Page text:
When Benedict says that “the life of a monk ought to be a continuous Lent,” he is offering an insight that is useful for any Christian: whatever we do in Lent (including prayer, holy reading, and acts of charity) is really what we ought to be doing during the rest of the year as well. Thus the lessons drawn from our Lenten pilgrimage should be helpful any time of the year.

I have to admit that it took me some time to get comfortable with the idea that there could be more to Lent than simply penance and mortification. I felt as if I were trying to wriggle out from under the hardships of the season. Perhaps Benedict with his calm moderation and his emphasis on interior transformation and community would make a good choice for "patron saint of Lent?"

During the coming weeks I hope to share with you some of my reflections on the keeping of Lent. I pray that the Spirit will guide each of us on our Lenten pilgrimage and give us a deeply meaningful experience of God’s love during this holy season.

P.S. I'm preparing to give a Lenten day of recollection in Convent Station NJ on Saturday March 13, 2010.

1 comment:

  1. "Lent is an opportunity to "add to the usual measure of our service," not just by bodily mortification, but by drawing closer to God in prayer, by trying to root out bad habits, and by practicing virtues."

    This quote from your blog echoes to a quote that I have been using as a bookmark in my copy of The Pilgrim Road. "Bad habits and compulsions cannot be conquered by determined resolutions or promising ourselves that we won't go on doing this or that. They cannot be rooted out - for what would fill that vacuum? They must be replaced - with their opposites. The secret is to substitute the positive for the negative - the I will for the I won't"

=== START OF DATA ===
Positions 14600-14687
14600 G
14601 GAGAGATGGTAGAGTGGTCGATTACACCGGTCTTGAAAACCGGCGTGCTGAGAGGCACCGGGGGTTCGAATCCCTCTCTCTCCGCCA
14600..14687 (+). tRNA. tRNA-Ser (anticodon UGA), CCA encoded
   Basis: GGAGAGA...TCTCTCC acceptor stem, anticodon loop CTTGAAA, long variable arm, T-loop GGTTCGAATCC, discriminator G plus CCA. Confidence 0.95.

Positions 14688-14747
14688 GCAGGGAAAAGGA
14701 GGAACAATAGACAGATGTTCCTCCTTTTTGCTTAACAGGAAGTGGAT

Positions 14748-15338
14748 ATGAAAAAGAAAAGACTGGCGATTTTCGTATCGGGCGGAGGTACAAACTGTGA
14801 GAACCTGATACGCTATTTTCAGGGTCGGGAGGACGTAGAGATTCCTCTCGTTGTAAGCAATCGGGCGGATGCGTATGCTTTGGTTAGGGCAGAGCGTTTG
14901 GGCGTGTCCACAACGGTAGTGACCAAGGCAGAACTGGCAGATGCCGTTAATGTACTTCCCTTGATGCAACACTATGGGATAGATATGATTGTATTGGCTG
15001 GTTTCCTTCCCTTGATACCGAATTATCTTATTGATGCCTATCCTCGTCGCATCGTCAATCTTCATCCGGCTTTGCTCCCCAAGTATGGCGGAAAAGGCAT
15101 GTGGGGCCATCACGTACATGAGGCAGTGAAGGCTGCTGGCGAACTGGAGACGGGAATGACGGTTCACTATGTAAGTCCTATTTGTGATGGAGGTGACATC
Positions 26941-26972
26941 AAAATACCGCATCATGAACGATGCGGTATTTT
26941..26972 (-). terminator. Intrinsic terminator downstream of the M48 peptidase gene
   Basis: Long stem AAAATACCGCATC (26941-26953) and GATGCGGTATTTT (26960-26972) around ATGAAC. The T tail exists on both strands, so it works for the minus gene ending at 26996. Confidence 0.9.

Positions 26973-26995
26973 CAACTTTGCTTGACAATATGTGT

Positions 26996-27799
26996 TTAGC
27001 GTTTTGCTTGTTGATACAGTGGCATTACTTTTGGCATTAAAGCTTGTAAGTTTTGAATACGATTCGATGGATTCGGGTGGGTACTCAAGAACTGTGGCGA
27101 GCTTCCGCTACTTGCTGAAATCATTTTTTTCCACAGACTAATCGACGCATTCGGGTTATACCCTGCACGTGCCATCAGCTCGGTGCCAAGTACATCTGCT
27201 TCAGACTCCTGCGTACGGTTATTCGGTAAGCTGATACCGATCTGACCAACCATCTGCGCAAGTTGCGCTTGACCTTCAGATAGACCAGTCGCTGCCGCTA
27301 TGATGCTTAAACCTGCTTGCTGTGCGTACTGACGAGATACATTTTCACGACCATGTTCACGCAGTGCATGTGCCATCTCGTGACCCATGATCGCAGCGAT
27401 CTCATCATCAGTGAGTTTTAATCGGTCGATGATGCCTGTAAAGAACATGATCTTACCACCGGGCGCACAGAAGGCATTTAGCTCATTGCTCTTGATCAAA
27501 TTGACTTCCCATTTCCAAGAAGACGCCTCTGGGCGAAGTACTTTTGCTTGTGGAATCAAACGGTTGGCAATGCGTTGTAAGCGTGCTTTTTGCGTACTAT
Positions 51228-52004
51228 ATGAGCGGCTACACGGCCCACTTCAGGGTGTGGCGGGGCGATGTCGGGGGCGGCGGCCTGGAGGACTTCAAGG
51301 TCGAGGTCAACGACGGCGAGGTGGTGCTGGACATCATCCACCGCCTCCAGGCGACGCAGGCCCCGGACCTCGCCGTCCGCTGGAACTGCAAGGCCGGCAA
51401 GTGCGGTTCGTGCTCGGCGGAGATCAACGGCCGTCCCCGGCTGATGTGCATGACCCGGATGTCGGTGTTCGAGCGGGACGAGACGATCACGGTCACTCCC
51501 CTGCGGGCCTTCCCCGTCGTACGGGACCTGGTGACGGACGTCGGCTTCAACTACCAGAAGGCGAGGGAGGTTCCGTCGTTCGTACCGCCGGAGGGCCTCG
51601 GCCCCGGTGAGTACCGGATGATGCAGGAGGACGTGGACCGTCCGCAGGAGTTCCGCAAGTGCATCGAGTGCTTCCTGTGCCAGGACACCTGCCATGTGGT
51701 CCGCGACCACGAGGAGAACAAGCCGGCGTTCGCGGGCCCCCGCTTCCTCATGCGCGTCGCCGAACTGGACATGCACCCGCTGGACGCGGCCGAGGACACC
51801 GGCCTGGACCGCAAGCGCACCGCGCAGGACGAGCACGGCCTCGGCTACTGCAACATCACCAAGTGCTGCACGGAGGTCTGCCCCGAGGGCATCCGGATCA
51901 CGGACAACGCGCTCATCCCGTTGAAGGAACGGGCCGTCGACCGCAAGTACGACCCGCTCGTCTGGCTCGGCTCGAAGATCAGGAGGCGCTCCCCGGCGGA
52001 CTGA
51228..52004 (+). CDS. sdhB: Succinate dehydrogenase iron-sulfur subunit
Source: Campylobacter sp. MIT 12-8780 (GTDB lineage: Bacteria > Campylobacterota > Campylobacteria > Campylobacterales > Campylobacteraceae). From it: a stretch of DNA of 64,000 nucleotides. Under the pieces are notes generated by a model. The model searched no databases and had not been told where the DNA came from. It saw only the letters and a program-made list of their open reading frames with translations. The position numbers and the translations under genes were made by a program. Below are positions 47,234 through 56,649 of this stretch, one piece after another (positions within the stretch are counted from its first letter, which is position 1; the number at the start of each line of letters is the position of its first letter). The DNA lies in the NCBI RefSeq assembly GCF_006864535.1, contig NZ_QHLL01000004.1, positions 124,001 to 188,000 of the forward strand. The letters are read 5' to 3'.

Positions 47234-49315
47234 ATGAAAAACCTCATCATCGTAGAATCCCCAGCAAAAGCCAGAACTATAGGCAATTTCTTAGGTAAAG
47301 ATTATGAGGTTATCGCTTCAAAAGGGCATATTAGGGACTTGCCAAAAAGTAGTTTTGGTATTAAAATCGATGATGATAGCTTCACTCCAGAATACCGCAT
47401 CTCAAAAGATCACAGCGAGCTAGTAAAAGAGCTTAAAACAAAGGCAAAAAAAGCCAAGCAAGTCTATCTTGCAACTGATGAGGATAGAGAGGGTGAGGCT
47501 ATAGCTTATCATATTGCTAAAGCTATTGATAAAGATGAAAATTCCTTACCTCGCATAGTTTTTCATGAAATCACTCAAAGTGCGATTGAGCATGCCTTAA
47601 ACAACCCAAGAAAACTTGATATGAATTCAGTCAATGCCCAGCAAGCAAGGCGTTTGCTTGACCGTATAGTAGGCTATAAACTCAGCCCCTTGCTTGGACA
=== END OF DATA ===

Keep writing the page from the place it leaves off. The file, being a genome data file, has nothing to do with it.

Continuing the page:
Again we see that we cannot simply renounce our shortcomings - our bad habits must be replaced. In order to be able to sustain a new good habit, we must do more than renounce the bad habit and vow to do better. If one is going to quit smoking or cut down on caffeine, one must be prepared to drink tea or chew gum - lest one fall into the problem of the rebound habit... e.g., eating chips instead of carrots or gum when you need a smoke. But it is, in fact, not so easy. One must know what triggers the vice in order to replace it with a counteracting virtue (or good habit). As many (if not most) alcoholics will tell you, their souls are wounded and they drink to fill that void. Once they know this they can begin the ascent to sobriety and replace the bottle with prayer.

    Renouncing the bad habit is the final step - only once a life has been transformed and you are fully integrated into the new life, the new routine, and fully detached from the old ways, can a person truly renounce a vice and vow or resolve not to return to it.

    We are so like Pavlov's experiment! Each step in sanctification is a process of finding the root of the vice - that thing (all those things) that keeps us from a truly God centered life - and finding what triggers us to make bad choices, and then changing our behavior at the root. When do I want to "eat chocolate"? Why? Is it a nervous habit? Am I just drawn in by the convenience of it? First find the trigger - why do I do (or not do, in the case of the good that I should be doing) "that"? Then replace the response with something that is good for the soul.

    I thank you for reminding me of this and saying it in a new way.

    Peace & Joy!